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Check out Salomon Independence Run and Hike Race Team member John Stroud’s blog about the challenges of training while on a European vacation.
An early summer family vacation to western Europe, or “holiday” as they say in that part of the world, provided a study in contrasting settings on the training front. The time away from work was the perfect opportunity to up my mileage and get some serious workouts in before the peak of summer race season back home. But I would soon learn that running in a new environment can be challenging.
Destination 1: Germany to visit one of our past exchange students and her family in the countryside west of Cologne and Bonn. The brick house where we stayed in the small village of Walberberg once was a flour mill. It backed up against the wald, or forest, which had many dirt roads and foot trails leading to nearby towns including Brühl.
My semi-regular jaunts between the more rainy days would often take me in and out of the forest onto the cobblestone streets of the village lined with quaint German homes, shops, churches and various landmarks. I quickly learned that there’s just no keeping a decent pace when running in a new and unique place, as every few blocks I would find something new to stop and check out. My runs would turn into history lessons, but the pace would quicken when I couldn’t wait to get back home to share all that I had learned.
Our 10 days in Germany were also packed with many hours of touring to see the grand Cathedrals, museums and other sights in Cologne and Bonn, a cruise boat trip down the River Rhine to the village of Linz, and to an authentic medieval castle called Eltz.
Destination 2: A 3-hour train trip from Cologne landed us smack dab on the busy streets of Paris, France. Gone was the quiet German countryside, and a car ride from the train station to our flat in the 6th arrondissement gave a taste of the challenges I would face running in the big city, with all its traffic, pollution and cigarette smoke. Fortunately, I would soon discover that we were just a few streets over from Luxembourg Gardens where hundreds of people can be found during any daytime hour running the circuitous paths around and through the park. We were also not far from the River Seine, where a cobblestone path followed the river front through the museum district and past the Eiffel Tower. Despite her worries about me running alone in an unfamiliar city, my wife was pleased when I would return with fresh croissants and coffee each morning. I also discovered on one particularly long run that an espresso shot midway through is just as effective as a couple of Shot Bloks. Besides the gardens and riverfront, my city runs would take me past the many statues and fountains that define the Paris streetscape, and past cemeteries that have their own unique architecture, and which seemed to beckon entry to pay some respects. I always say a phone camera is a dangerous thing to take running, and especially in a place like Paris where one has to stop every few hundred meters for another photo opp. I have a phone full to prove it.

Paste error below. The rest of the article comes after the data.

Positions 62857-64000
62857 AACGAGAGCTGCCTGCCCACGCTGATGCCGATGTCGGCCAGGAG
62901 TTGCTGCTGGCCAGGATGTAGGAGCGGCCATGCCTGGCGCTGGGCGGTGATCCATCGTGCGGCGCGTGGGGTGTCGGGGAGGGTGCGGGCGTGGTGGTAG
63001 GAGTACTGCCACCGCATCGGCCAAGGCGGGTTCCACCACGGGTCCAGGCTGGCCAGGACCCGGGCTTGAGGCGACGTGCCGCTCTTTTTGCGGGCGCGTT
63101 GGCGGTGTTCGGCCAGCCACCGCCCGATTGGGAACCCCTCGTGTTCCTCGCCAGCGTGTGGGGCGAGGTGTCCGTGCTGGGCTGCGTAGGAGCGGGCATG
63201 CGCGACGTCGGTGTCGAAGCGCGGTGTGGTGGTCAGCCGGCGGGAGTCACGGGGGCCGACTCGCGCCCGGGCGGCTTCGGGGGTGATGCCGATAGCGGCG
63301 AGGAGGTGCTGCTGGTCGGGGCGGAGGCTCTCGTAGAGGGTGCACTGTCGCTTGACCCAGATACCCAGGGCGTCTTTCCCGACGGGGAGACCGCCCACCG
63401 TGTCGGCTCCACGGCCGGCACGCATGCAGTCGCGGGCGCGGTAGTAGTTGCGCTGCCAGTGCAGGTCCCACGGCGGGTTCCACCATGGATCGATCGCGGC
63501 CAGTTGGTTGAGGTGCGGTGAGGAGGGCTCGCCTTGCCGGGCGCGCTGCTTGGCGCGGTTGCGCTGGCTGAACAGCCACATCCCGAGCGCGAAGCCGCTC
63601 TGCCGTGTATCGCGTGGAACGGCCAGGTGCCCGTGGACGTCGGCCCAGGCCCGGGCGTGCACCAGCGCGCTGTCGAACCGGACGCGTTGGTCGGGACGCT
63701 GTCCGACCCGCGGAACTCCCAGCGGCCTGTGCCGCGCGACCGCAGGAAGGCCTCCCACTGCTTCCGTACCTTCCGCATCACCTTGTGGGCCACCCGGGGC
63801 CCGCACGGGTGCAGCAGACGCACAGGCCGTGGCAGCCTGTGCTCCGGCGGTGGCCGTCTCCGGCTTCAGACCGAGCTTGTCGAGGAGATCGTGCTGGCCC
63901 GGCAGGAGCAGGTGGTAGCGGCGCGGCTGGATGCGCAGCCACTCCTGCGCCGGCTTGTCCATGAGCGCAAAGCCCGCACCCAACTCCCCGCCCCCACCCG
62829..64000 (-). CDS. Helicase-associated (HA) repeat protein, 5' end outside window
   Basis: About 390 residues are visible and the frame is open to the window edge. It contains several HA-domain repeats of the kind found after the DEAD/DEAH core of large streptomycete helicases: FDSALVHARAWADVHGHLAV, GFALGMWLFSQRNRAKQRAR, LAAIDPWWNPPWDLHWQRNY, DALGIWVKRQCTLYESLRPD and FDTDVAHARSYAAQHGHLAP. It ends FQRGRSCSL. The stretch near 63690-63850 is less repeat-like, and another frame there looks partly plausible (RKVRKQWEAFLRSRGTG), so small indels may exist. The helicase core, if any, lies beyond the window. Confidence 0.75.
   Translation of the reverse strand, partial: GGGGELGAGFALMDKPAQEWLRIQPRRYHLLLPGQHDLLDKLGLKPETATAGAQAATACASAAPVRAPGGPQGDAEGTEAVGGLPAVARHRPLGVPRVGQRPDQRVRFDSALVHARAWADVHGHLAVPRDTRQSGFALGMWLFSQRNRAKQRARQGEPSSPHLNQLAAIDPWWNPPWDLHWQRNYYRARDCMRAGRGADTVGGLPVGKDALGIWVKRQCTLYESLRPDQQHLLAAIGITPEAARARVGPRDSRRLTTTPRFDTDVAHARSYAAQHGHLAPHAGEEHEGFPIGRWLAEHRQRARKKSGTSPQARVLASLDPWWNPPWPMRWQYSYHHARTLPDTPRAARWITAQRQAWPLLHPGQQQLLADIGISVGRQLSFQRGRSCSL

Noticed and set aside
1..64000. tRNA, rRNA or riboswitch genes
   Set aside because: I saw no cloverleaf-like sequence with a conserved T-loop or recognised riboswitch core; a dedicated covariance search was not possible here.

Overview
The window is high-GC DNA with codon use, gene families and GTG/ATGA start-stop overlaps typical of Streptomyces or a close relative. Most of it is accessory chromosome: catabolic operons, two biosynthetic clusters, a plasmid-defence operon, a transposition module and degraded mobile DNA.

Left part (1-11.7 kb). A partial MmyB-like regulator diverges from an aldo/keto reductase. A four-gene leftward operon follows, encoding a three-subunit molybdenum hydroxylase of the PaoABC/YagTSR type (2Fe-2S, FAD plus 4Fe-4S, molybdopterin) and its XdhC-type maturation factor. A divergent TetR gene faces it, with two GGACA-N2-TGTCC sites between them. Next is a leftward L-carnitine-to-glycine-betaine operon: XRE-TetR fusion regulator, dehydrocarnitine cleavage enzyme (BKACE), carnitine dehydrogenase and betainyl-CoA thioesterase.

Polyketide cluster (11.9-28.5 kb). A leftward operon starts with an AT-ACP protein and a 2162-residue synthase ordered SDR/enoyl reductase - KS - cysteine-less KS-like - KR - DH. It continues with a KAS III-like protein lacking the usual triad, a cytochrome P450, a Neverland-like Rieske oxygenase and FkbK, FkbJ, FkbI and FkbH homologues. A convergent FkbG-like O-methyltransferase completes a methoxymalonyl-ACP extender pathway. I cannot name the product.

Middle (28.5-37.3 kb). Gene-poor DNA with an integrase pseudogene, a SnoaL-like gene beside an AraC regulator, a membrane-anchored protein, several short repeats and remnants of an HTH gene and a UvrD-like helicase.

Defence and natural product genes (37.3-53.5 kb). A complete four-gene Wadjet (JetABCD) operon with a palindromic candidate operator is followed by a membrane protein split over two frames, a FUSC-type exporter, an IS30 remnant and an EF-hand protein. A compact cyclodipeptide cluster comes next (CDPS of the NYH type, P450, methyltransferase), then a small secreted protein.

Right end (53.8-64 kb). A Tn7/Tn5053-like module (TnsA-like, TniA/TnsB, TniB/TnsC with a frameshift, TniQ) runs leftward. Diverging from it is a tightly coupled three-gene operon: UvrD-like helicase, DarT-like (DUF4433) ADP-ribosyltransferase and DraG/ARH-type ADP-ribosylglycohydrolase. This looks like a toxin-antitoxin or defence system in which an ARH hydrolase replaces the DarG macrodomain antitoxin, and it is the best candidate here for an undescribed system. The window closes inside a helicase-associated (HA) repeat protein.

In the end, I probably didn’t run much more or any more intently than I would have back home in Colorado, as proven by a couple of mediocre races upon return. But it did build my base after an injury-plagued season last year for what’s shaping up to be a good fall season that will include the Lead King Loop/Quarry Climb, the Aspen Golden Leaf Half Marathon, and perhaps a cross country 5K or two. As for our three weeks in Germany and Paris, oh the memories. Happy fall!
— John Stroud